Originally an astrophysics major, Joanne Gerould Simpson, SB’43, SM’45, PhD’49, was required to take a meteorology course to obtain her pilot’s license as part of the University of Chicago student flying club. Her interest in the field took off, so she made an appointment with Carl-Gustaf Rossby, who had recently arrived to start up UChicago’s Institute of Meteorology. “Ten minutes later, I was in the World War II meteorology program as a teacher-in-training,” she told a biographer for NASA, where she landed 38 years later as chief scientist for meteorology, Severe Storms Branch. Six other women joined the program with her.
Simpson went on to teach aviation cadets while earning her master’s. Of the 6,000 American military officers trained in meteorology during World War II, about 100 were women. After the war ended, women were expected to return home and “get behind a mop,” Simpson said. She wanted to earn a PhD but was told it was inappropriate for women because meteorologists worked at night and flew in airplanes (her pilot’s license was seemingly irrelevant).
But she found an adviser, Herbert Riehl, PhD’47, who had recently received his own doctorate, and decided to study clouds. At the time, many believed clouds were the result, not the cause, of weather; Rossby said that because there wasn’t much interest, it would be a good subject “for a little girl to study.” Despite the resistance and condescension she encountered, Simpson became the first woman to hold a meteorology PhD.
In an oral history for the American Meteorological Society, Charles E. Anderson, CER’43 (Meteorology), cites Simpson as one of his important classmates who went on to professional prominence. Unlike Simpson, Anderson, who wanted to join the Army Air Corps, couldn’t become a pilot because of poor eyesight. “I could have gone into engineering,” he said, “but my background in math and chemistry seemed to be exactly the kind of background that they were looking for [in] meteorologists, so I applied.”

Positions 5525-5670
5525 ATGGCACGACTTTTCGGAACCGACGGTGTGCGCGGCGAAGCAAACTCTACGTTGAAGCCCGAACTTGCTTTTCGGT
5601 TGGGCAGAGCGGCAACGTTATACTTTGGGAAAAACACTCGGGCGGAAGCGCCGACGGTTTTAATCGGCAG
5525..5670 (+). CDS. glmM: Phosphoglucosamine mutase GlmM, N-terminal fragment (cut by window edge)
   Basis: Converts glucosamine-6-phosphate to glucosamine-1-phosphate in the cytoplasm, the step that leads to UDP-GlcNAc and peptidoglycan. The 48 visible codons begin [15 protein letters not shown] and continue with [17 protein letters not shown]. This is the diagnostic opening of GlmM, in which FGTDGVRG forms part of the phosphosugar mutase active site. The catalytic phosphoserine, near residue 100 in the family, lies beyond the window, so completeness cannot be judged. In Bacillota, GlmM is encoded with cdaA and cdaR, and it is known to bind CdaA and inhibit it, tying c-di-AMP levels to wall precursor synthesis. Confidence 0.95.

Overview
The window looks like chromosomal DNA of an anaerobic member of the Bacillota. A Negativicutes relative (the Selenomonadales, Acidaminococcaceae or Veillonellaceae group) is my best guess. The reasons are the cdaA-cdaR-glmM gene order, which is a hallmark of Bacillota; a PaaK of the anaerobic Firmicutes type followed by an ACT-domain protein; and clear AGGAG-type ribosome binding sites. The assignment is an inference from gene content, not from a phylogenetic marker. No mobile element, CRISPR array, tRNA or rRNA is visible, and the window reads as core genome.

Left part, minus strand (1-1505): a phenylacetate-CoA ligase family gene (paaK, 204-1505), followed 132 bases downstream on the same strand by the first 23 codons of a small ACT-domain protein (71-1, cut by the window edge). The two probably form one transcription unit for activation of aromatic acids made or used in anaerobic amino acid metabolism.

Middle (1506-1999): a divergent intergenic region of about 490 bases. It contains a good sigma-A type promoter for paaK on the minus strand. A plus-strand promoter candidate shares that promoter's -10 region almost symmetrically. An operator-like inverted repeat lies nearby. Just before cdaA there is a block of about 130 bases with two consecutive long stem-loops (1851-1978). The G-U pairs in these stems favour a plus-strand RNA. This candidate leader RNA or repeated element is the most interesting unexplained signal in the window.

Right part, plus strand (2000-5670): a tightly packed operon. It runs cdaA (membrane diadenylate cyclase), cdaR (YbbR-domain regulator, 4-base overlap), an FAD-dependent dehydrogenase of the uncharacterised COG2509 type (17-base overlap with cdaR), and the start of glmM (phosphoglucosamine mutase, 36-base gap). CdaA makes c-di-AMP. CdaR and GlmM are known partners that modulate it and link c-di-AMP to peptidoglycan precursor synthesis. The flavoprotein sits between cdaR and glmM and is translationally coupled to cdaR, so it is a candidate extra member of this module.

In 1943, 45 Black students had earned PhDs at the University of Chicago, more than any other university at the time, but the Army Air Corps was still segregated. So when Anderson and several other Black meteorology cadets, undergraduates, and graduate students from various programs left the University of Chicago, they became Tuskegee Airmen—“an all-Black training operation to produce fighter pilots and bomber pilots and crews,” said Anderson. He served in the Tuskegee Weather Detachment, an elite cadre of trained meteorologists who helped open the field to African Americans.
After Anderson was released from active duty, he attended MIT to pursue a PhD in meteorology. In 1960 he became the first African American to be awarded that degree.
For more on meteorology at UChicago, see “Pilot Program.”